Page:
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Debating the constitutionality of Obama’s transgender bathroom access in schools




Students walking the hallways are seen February 21, 2014, at Steuart W. Weller Elementary School in Ashburn, Virginia.
Students walking the hallways are seen February 21, 2014, at Steuart W. Weller Elementary School in Ashburn, Virginia.
PAUL J. RICHARDS/AFP/Getty Images

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(AP) Public schools must permit transgender students to use bathrooms and locker rooms consistent with their chosen gender identity, according to an Obama administration directive issued amid a court fight between the federal government and North Carolina.  

The guidance from leaders at the departments of Education and Justice says public schools are obligated to treat transgender students in a way that matches their gender identity, even if their education records or identity documents indicate a different sex.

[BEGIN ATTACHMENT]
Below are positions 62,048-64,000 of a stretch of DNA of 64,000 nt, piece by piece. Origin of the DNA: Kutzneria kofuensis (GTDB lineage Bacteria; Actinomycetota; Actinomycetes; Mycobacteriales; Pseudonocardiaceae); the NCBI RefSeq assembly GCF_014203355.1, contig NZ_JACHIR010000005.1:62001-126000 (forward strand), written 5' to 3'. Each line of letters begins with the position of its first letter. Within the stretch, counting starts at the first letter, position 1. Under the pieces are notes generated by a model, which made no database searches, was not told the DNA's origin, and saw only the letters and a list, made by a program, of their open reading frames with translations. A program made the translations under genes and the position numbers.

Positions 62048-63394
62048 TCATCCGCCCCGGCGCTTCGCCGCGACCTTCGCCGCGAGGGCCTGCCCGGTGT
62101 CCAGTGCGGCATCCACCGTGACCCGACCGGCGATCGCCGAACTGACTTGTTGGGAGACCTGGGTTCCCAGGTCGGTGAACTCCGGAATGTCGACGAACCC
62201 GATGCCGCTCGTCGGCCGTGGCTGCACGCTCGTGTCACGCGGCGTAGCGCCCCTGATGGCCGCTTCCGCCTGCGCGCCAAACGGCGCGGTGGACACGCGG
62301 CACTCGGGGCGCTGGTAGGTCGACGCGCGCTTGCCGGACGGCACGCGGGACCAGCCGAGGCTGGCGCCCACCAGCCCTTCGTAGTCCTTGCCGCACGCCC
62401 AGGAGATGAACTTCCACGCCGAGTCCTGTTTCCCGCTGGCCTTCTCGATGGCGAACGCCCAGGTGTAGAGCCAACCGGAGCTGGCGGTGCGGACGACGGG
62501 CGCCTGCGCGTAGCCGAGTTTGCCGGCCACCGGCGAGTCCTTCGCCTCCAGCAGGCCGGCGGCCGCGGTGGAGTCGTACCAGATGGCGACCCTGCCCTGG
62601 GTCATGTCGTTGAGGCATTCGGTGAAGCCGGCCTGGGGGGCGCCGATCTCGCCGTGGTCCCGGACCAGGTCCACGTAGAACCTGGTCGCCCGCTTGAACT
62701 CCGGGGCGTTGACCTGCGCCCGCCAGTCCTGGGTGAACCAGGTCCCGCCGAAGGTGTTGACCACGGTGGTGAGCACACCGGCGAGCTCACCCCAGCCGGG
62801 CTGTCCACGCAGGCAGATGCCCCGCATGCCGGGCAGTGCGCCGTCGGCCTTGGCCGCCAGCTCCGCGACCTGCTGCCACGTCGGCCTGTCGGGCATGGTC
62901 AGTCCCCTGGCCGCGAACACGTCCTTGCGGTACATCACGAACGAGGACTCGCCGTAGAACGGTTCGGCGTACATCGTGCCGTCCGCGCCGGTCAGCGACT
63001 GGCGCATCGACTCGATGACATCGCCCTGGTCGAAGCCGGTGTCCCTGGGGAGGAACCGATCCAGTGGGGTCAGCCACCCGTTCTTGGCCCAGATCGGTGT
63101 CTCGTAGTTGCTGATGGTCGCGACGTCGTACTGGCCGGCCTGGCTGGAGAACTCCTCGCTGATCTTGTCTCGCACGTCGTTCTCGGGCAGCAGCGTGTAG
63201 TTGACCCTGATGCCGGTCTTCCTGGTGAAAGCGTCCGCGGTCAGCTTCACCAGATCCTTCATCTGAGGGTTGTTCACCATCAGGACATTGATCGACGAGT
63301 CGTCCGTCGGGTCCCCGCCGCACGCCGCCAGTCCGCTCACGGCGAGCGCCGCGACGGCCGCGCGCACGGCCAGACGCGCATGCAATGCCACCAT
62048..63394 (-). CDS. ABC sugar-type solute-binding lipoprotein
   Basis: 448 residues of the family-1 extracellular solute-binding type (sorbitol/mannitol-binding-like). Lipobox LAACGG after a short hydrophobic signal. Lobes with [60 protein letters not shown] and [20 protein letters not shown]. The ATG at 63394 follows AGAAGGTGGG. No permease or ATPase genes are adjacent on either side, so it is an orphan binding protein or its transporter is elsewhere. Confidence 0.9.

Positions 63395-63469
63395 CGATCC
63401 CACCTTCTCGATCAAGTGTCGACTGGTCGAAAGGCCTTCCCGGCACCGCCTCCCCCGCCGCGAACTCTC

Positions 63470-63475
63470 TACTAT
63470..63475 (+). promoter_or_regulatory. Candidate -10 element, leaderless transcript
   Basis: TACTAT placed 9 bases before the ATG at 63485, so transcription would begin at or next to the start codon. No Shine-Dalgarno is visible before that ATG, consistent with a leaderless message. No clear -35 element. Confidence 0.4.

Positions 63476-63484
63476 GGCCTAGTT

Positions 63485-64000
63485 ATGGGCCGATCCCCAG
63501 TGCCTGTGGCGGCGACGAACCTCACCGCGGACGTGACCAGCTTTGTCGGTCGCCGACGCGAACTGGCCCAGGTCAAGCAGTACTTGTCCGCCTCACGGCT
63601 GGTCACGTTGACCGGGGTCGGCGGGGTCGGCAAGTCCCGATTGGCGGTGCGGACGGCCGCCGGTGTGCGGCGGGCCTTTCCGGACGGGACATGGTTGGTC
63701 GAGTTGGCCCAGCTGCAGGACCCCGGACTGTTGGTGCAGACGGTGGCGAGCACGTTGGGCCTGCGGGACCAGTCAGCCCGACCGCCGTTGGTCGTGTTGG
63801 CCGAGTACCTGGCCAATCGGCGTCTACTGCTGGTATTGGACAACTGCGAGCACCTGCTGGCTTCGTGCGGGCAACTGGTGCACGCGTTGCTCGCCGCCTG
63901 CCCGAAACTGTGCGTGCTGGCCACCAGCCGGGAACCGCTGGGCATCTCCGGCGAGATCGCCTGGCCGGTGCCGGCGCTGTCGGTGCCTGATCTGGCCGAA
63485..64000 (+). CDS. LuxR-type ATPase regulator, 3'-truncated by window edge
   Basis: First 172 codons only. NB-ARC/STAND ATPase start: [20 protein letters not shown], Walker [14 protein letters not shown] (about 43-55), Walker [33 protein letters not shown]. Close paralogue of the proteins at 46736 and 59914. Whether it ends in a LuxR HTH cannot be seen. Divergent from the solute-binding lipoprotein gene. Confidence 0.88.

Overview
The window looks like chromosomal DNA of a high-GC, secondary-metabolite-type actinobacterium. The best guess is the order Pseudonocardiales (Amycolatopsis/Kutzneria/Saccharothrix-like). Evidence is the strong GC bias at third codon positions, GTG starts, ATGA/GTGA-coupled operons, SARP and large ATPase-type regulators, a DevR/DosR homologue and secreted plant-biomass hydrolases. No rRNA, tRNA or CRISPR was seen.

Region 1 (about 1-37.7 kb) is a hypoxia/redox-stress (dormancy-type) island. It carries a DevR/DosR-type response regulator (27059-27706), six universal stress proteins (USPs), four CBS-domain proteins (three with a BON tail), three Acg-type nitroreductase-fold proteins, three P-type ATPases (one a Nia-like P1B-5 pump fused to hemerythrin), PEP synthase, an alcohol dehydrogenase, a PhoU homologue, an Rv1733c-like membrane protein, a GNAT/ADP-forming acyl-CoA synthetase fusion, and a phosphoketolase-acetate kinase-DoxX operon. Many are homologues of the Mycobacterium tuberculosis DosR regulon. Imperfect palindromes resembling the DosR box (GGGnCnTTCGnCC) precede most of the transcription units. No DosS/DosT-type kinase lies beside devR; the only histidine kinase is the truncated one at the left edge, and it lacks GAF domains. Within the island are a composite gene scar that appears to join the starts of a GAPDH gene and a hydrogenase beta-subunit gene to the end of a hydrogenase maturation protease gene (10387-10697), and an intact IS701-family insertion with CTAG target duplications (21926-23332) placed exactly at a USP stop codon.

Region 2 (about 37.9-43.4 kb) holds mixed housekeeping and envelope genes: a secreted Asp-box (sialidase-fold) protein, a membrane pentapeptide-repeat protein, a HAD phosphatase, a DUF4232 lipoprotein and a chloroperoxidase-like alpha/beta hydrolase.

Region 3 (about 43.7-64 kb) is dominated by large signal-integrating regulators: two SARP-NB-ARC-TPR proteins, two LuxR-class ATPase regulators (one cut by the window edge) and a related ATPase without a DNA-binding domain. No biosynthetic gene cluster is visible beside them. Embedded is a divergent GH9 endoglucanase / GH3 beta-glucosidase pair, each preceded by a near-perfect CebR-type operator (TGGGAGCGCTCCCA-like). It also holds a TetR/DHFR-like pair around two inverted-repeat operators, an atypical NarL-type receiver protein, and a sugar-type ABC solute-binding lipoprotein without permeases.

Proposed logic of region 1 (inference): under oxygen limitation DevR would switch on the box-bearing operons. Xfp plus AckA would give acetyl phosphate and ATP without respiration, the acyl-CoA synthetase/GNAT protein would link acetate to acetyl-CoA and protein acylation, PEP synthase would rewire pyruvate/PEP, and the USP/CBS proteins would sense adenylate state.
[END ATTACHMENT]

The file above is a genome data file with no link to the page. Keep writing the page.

In issuing the guidance, the Obama administration is wading anew into a socially divisive debate it has bluntly cast in terms of civil rights. The Justice Department on Monday sued North Carolina over a bathroom access law that it said violates the rights of transgender people, a measure that Lynch likened to policies of racial segregation and efforts to deny gay couples the right to marry.

Guests:

Brandon Rottinghaus, a professor of political science at the University of Houston in Texas. His research looks at presidential unilateral action, executive scandal, and how presidents and Congress work together

Neal McCluskey, is the director of Cato’s Center for Educational Freedom.



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